The second movement is quite different. The violins have more energy, more will and the main competition comes from the percussions and is then amplified by the winds. The competition is dynamic, dancing lightly and the violins are obliged to come over in their softer and slower tempo. If we believe the title "Nocturno" of this movement we feel there is something disquieting in these percussions and winds, though the strings are quite at ease with this night. The third movement, Cadenza, starts with the winds and the strings only come then and the two are creating a dialogue more than a competition. The strings can become very sweet and charming, powerfully attractive, appealing. But the winds try to both break and redirect the strings but they find it difficult and the strings are so self-assertive, they even seem to be meditating and then calling for the world to join them, and the winds will join and amplify the call. That gives the movement a sudden impulse into something more vivacious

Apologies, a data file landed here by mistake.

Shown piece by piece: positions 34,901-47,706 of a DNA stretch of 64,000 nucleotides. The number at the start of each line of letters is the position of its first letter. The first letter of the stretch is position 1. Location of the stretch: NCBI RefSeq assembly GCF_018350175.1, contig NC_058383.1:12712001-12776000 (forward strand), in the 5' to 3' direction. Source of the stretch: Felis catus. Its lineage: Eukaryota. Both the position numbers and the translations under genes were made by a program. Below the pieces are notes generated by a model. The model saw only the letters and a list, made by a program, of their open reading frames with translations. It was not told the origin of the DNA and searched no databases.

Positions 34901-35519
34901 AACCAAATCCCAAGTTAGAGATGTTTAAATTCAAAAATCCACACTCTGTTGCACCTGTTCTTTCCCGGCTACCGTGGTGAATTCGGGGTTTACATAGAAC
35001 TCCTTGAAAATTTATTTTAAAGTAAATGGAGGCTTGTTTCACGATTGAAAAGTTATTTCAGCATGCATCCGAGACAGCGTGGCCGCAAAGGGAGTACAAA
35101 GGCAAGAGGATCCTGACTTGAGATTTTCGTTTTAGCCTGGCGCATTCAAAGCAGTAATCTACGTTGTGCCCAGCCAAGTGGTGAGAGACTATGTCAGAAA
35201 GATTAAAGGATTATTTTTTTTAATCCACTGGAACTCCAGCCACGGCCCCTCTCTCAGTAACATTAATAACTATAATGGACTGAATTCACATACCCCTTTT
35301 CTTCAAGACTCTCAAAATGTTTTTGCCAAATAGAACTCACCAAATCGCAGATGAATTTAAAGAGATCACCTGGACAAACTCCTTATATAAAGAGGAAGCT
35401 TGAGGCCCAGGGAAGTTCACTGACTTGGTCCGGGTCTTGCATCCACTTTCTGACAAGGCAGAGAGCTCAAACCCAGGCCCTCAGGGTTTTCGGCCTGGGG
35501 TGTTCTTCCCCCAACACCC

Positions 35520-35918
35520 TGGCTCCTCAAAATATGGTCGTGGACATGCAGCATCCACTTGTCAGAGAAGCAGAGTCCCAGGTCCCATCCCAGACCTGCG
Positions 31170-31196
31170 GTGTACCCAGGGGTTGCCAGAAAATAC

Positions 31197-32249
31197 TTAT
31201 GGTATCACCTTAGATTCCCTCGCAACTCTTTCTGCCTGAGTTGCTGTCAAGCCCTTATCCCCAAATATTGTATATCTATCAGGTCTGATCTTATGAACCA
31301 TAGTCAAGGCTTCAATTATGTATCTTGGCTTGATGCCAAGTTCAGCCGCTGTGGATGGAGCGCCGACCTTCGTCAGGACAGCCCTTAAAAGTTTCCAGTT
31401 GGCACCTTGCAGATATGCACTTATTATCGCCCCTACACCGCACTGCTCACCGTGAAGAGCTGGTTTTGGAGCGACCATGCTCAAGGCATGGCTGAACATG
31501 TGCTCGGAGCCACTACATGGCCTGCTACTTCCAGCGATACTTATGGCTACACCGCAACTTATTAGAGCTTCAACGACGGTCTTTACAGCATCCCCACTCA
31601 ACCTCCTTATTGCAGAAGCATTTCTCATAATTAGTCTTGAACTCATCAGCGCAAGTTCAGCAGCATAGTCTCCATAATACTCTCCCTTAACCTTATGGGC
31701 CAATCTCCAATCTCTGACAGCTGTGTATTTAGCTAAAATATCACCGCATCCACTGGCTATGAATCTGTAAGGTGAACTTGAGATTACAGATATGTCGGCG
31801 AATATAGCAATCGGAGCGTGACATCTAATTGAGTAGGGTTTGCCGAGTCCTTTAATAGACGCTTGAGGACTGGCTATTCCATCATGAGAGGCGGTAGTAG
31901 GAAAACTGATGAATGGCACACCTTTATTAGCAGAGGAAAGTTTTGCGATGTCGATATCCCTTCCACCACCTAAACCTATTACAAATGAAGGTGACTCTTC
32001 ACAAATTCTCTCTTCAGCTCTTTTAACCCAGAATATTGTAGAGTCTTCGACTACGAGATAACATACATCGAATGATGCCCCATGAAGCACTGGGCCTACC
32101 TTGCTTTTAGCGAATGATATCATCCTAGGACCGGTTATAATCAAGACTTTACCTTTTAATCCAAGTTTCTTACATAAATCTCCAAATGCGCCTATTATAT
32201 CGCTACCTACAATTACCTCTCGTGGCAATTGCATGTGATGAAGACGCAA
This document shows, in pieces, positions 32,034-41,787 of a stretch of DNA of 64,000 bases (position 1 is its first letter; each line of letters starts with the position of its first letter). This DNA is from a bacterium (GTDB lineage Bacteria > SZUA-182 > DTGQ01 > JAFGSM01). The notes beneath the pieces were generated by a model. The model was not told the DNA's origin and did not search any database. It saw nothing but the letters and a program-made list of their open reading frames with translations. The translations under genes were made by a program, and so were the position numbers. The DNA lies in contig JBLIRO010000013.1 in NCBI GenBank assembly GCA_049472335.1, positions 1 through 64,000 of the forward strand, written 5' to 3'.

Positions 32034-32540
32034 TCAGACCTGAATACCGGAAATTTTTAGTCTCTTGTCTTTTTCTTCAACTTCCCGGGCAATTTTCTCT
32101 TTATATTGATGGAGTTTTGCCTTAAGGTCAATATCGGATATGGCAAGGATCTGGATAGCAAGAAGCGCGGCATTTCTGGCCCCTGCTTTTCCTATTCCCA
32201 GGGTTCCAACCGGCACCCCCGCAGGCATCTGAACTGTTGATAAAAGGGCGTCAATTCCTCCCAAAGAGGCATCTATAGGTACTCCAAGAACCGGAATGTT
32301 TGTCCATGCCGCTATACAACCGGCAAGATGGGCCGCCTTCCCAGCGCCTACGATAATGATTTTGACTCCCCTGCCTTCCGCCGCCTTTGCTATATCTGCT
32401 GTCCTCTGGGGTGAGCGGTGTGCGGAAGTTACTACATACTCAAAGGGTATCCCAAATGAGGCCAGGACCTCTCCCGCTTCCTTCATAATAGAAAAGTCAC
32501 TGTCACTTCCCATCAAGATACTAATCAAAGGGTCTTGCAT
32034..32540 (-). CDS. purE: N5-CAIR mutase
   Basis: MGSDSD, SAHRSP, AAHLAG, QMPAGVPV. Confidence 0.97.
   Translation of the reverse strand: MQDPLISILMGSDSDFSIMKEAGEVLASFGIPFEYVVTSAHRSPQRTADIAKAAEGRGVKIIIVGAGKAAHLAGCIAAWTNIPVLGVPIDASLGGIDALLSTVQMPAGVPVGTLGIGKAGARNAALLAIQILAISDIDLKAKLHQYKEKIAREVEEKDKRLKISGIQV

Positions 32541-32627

The fourth movement sounds ironical, satirical, dubitative with the winds and the strings like pleading, begging for some comprehension and support. But the two registers seem to be speaking within their own logics and not hearing each other. It becomes a face-to-face one-on-one and it is not obvious to know which is listening and which is being listened to. That double monologue could go on forever.

The fifth and last movement is definitely more dynamic and even agitated as the title says. But this time it is not two parallel monologues. We definitely have one answering the other. We are back with competition, and the attempt to dominate for the winds and the strings, but the percussions play their own game and seem to be summoning the other instruments to please come to some agreement, some playing together. The strings seem to get the upper hand, and yet it is not easy to keep at the top. The percussions giving a slow tempo in the back, the strings try to plead for harmony but the winds are like doubting such an attempt in the back unnoticed by the strings that go on till the winds try in their turn to dictate their mood, but the strings then become more powerful, faster as if they were trying to dominate and no longer appeal, but then percussion and winds are definitely stronger and the confrontation becomes very intense till the end that is purely abrupt.